(median, 127 mEq/L), findings that are
consistent with the presence of vasodilatation
(low MAP), sodium retention (ascites), water
retention (dilutional hyponatremia), and renal
vasoconstriction (HRS)
Baseline SCr is a predictor of HRS reversal
The probability of HRS reversal decreases by
39% for each 1-mg/dL increase in baseline
OLT is the only definitive therapy for HRS,
only therapy associated with improvement in
Important to try reverse HRS because
improving renal function pretransplantation is
associated with improved posttransplantation
Vasoconstrictors used in the treatment of HRS
for periods greater than 3 days are associated
with increases in MAP, GFR, and serum
sodium and decreases in SCr and plasma renin
Noradrenaline, in continuous infusion, has also
been shown to ameliorate the hemodynamic
/renal abnormalities in HRS as has the
combination of midodrine.
They almost always require co administration
of albumin
Method to adjust the dose of vasoconstrictors is
by monitoring MAP (an indirect indicator of
vasodilatation), a method that has been used
for adjusting the dose of midodrine plus
octreotide, an alternative to terlipressin (not
available in the US)
The doses of octreotide and midodrine were
titrated to obtain an increase in mean arterial
pressure of at least 15 mm Hg.
Octreotide was administered subcutaneously at
an initial dose of 100 μg three times daily and
then, if necessary,increased to 200 μg three
times daily.
Midodrine was administered orally at an initial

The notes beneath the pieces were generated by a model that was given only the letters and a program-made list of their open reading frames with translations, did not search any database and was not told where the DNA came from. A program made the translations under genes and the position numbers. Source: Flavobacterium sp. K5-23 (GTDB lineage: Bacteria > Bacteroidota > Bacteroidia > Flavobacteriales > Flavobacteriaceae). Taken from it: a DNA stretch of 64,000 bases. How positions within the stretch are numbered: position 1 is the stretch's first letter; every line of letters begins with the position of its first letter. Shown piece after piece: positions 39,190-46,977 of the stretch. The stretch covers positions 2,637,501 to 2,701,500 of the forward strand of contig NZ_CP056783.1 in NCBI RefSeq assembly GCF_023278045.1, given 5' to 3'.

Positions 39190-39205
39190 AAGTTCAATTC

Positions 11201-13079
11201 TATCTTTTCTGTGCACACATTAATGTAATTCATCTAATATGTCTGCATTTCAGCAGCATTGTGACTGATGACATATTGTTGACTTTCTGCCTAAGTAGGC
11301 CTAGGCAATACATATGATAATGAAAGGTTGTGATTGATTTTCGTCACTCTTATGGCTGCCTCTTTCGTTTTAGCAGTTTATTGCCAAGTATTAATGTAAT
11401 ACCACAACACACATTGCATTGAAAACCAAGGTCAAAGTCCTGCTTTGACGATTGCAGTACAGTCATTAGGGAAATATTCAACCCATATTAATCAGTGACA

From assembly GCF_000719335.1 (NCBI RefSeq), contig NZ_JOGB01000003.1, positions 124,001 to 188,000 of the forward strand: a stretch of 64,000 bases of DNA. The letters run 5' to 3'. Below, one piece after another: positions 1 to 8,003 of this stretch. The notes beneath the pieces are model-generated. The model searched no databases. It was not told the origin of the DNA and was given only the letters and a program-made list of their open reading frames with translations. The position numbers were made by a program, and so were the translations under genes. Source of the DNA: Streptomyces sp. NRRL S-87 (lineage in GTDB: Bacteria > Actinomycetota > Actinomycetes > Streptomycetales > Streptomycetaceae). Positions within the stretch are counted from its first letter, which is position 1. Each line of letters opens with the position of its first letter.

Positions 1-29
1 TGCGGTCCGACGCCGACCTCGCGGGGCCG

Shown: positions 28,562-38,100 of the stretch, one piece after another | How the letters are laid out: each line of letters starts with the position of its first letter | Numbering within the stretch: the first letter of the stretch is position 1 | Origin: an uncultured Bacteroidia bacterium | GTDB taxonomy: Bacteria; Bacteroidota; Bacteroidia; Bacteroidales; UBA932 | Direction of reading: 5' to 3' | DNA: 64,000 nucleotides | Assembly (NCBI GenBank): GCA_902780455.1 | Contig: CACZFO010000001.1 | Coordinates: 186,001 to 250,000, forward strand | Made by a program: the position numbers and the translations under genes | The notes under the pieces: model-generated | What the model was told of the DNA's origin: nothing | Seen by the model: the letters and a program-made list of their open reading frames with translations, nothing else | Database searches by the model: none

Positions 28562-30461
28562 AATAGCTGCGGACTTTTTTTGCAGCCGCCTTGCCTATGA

dose of 7.5 mg three times daily and then, if
need be, increased to 12.5 mg three times daily.
In addition, an amount of 20 to 40 g/d of
albumin was infused.
Albumin is administered together with the
The maintenance dose, once the diagnosis of
HRS is established and vasoconstrictors are
initiated, is 25 to 50 g/day.
Albumin may be discontinued if serum
albumin concentration is greater than 4.5
mg/dL and should be withdrawn in case of
pulmonary edema.
In addition to serving as an intravascular
volume expander, albumin also has binding
sites for free radicals and toxins, and hence, in
patients with liver failure, albumin infusions
may help by increasing the capacity to bind
such toxins
Although intravenous infusion of crystalloid
solutions can usually be safely given to patients
with cirrhosis because of their systemic
vasodilatation, any fluid bolus that initially
subsequently distribute to expand the entire
extracellular space, worsening peripheral
edema and ascites.
Overzealous fluid administration can also
precipitate cirrhotic cardiomyopathy with heart
hepatopulmonary syndrome.
Treatment can be stopped if SCr does not
decrease by at least 50% after 7 days at the
highest dose, or if there is no reduction in
creatinine after the first 3 days.
In patients with early response, treatment
should be extended until reversal of HRS
(decrease in creatinine below 1.5 mg/dL) or for
a maximum of 14 days.
Vasoconstrictor therapy should be restarted if
HRS recurs after discontinuation of therapy.